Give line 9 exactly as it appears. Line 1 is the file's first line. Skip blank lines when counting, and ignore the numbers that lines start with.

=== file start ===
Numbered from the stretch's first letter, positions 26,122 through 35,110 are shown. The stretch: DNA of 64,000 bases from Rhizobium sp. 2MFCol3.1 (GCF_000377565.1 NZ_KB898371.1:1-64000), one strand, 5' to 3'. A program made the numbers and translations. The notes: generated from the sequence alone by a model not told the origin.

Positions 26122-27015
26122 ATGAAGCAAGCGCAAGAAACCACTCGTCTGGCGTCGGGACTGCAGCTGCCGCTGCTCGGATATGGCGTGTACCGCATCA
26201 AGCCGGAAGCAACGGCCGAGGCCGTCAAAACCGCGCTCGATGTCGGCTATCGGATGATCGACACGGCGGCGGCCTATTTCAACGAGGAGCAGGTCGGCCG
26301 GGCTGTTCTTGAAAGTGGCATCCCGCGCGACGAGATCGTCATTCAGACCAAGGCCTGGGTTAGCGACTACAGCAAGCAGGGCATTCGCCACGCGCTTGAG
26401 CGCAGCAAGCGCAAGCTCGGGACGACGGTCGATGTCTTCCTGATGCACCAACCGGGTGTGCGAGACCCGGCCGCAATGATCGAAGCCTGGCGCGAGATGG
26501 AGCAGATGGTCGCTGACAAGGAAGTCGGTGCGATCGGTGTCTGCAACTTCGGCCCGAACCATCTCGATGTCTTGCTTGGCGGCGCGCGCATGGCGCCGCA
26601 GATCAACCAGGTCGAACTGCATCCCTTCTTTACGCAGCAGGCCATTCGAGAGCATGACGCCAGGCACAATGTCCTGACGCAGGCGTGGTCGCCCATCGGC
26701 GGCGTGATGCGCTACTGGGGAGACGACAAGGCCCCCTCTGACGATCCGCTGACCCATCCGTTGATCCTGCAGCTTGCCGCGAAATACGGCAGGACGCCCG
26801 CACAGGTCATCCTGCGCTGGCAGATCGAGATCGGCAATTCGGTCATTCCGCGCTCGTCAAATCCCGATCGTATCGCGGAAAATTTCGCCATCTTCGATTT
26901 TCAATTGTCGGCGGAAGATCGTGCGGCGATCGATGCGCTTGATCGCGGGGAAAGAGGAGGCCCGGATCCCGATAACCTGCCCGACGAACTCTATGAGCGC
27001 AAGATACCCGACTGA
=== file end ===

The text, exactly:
26701 GGCGTGATGCGCTACTGGGGAGACGACAAGGCCCCCTCTGACGATCCGCTGACCCATCCGTTGATCCTGCAGCTTGCCGCGAAATACGGCAGGACGCCCG